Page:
Age-related macular degeneration, often called AMD or ARMD, is the leading cause of vision loss and blindness among Americans who are age 65 and older. Because people in this group are an increasingly larger percentage of the general population, vision loss from macular degeneration is a growing problem.
AMD is degeneration of the macula, which is the part of the retina responsible for the sharp, central vision needed to read or drive. Because the macula primarily is affected in AMD, central vision loss may occur.
What Causes Macular Degeneration?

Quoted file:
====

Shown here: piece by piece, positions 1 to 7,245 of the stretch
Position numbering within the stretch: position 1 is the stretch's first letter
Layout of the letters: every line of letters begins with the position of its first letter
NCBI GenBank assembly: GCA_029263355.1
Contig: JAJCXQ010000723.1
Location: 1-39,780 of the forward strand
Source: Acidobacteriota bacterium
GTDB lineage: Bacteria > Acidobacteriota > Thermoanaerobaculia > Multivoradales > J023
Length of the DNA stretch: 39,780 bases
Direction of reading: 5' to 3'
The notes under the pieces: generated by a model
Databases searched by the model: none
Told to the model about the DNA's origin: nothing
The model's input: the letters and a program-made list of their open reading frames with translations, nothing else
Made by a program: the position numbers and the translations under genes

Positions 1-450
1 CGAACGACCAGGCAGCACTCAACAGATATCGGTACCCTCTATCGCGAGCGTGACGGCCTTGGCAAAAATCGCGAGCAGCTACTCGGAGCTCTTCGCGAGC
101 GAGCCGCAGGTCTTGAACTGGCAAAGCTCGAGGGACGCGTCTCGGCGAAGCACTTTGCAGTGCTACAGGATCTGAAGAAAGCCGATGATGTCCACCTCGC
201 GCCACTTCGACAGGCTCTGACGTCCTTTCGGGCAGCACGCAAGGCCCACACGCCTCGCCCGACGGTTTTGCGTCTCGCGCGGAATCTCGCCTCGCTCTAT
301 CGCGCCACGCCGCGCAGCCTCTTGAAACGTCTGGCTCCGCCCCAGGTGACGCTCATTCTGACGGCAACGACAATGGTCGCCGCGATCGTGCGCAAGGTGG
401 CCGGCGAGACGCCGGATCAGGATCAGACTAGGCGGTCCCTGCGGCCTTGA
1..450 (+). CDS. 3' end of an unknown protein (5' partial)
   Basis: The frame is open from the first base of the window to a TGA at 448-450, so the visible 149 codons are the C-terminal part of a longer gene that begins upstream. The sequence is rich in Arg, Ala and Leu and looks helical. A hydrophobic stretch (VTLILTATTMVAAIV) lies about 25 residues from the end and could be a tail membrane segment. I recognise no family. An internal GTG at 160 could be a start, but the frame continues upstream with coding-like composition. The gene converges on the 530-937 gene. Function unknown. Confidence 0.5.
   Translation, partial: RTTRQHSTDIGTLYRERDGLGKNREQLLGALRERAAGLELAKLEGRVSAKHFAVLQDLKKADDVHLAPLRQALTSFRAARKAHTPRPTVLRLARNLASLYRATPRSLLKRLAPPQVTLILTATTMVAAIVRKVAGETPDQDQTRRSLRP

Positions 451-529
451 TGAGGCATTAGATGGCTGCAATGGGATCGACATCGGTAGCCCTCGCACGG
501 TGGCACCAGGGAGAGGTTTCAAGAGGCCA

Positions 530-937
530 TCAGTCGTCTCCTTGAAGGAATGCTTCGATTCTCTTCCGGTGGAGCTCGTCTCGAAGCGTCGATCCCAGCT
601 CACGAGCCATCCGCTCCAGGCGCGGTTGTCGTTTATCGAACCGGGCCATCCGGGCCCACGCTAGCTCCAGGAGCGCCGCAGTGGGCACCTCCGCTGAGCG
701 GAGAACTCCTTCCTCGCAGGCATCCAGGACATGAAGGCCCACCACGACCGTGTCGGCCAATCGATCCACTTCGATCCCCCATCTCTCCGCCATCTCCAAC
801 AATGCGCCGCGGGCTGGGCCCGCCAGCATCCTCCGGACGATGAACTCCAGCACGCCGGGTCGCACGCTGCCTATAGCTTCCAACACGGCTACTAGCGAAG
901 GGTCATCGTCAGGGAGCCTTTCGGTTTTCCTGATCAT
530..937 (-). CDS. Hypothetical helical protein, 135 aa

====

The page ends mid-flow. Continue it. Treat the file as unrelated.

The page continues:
Though macular degeneration is associated with aging, research suggests there also is a genetic component to the disease.
Who Gets Age-Related Macular Degeneration?
Besides affecting older populations, The disease also can result as a side effect of some drugs, and it seems to run in families. New evidence strongly suggests smoking is high on the list of risk factors for macular degeneration.
Other risk factors for macular degeneration include having a family member with AMD, high blood pressure, lighter eye color and obesity. Some researchers believe that over-exposure to sunlight also may be a contributing factor in development of macular degeneration, but this theory has not been proven conclusively. High levels of dietary fat also may be a risk factor for developing AMD.